Moderator: HAZ - Moderators
Oh! Well! Now THAT is coolness!beterarcher wrote:
Here is my shiny new Penny stove. I put a Nickel on the fill hole to "pressurize" it. It takes a little priming. I held my lighter under it to warm the fuel but you can put a little fuel in a plate and light it then put the coin over the hole after it gets burning well.
Coleman has a nasty habit of building stoves with proprietary canisters and abandoning them after a few years. If they did the same thing with their car camping products, they would be long gone. I don't know why they bother to compete in the backpacking market. They must spend a bundle on R&D with their frequent changes, but it won't pay off for them they ditch they proprietary approach.beterarcher wrote:AAARRRRGGG!!! Why would a company make a product that doesn't fit their own product??!! The Coleman bottle I ordered on ebay came today and it doesn't fit the Coleman stove I all ready had. . I wonder if there is enough meat to tap new threads in the bottle and if there is, I wonder if Coleman had a proprietary thread that no one else has. Built in obsloescence is one thing but discontinuing a perfectly viable product is beyond stupidity.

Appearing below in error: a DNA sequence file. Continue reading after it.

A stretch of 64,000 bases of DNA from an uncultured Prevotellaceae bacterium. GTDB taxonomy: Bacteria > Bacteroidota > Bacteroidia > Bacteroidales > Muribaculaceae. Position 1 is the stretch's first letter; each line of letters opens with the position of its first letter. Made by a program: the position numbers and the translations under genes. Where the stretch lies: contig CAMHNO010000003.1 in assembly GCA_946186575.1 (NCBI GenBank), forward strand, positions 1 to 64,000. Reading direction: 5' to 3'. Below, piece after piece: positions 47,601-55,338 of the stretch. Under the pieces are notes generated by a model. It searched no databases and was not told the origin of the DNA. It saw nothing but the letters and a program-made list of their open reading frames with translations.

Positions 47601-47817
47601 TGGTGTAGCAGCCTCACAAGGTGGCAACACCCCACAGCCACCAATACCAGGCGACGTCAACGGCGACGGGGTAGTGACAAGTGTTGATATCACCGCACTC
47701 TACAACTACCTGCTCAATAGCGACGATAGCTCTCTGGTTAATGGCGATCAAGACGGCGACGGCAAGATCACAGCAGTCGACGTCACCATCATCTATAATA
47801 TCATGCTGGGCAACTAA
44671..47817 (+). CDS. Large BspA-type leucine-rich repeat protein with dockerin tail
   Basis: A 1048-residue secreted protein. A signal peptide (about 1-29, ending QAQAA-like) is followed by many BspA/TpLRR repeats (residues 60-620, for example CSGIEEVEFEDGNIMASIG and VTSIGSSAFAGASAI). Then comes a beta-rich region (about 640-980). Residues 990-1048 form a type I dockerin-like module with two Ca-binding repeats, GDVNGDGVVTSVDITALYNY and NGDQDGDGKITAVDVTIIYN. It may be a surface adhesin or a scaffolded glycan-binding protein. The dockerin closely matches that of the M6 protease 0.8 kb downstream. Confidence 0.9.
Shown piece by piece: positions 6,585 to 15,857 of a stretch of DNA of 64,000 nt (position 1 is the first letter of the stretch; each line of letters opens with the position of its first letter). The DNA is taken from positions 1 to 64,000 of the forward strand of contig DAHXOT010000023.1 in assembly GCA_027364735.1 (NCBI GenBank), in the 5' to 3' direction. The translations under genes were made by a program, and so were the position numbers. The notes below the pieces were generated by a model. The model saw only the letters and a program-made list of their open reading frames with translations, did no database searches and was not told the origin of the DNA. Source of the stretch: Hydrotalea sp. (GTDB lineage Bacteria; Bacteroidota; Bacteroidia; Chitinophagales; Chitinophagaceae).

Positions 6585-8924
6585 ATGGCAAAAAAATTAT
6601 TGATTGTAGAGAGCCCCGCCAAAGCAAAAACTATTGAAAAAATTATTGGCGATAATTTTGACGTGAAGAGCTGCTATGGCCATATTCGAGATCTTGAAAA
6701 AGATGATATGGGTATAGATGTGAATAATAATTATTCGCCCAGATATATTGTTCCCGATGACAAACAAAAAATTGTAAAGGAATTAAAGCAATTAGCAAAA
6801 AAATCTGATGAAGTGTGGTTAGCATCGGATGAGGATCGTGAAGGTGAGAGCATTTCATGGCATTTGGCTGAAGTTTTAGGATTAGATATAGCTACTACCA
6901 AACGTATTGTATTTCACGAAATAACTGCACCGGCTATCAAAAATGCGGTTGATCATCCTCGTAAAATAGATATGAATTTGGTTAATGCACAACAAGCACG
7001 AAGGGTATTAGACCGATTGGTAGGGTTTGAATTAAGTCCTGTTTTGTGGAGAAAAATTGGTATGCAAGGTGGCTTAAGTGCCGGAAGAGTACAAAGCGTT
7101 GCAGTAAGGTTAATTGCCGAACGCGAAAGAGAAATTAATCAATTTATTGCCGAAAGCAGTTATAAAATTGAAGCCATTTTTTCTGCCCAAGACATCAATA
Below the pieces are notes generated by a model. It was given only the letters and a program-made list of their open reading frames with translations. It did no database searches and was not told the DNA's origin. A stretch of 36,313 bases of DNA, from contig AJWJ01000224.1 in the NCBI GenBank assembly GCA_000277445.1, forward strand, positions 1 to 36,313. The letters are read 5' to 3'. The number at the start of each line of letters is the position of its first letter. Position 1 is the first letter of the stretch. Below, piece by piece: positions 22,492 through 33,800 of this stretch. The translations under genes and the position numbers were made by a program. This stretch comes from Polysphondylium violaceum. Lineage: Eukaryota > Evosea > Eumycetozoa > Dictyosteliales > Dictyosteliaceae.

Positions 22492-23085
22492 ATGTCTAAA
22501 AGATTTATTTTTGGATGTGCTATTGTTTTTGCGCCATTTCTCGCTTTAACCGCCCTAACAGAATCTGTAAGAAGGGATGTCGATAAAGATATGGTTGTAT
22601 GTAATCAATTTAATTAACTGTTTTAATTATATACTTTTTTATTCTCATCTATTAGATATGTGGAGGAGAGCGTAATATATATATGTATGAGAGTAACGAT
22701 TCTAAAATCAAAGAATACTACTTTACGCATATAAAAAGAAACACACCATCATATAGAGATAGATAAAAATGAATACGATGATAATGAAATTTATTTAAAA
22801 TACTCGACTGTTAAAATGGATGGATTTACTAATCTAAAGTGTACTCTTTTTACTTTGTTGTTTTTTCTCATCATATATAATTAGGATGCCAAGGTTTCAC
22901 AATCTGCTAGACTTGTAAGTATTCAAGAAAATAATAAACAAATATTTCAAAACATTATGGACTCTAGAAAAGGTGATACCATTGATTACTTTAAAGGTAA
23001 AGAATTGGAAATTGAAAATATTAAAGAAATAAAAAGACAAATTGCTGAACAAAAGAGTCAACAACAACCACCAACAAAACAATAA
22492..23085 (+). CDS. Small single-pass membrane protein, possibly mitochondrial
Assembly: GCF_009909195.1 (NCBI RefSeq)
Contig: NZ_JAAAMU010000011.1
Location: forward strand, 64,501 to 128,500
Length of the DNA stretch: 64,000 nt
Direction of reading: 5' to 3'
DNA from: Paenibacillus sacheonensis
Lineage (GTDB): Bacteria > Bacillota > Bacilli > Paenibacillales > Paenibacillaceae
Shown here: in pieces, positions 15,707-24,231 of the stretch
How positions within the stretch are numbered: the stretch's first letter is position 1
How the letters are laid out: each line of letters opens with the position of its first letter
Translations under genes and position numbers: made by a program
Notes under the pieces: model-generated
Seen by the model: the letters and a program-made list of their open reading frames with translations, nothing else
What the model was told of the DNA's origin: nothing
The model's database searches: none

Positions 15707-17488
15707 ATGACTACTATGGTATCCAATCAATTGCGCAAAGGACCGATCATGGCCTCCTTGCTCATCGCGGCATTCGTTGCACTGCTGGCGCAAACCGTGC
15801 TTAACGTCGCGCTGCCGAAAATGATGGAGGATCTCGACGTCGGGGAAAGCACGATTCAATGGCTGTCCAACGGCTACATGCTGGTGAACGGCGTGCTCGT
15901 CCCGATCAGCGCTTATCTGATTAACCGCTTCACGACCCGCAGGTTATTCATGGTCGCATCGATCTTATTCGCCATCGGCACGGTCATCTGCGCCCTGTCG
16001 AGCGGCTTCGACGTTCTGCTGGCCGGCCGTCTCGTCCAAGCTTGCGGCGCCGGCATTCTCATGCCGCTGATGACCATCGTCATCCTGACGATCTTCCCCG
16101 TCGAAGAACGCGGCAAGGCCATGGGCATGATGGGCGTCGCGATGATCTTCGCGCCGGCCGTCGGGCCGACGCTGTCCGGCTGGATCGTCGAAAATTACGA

I'd be careful with that. Stop by a good machine shop, explain you have a problem, schmooze with them a wee bit and pay a few dollars if you have to. Trust it to a pro.beterarcher wrote:Would anyone know how to determine the type of thread tap needed to re-thread the bottle to match my pump? I think there is enough material to do so.
However, since they have so little mass, they also cool very quickly. I just wait a few seconds and refuel. The penny stove will cool a little slower than most alcohol stoves, but not a lot. If you really want to minimize fuel consumption, check out the Caldera Cone.beterarcher wrote:I also need to come up with a way to change out stoves when one runs out of fuel. Needless to say they get pretty HOT.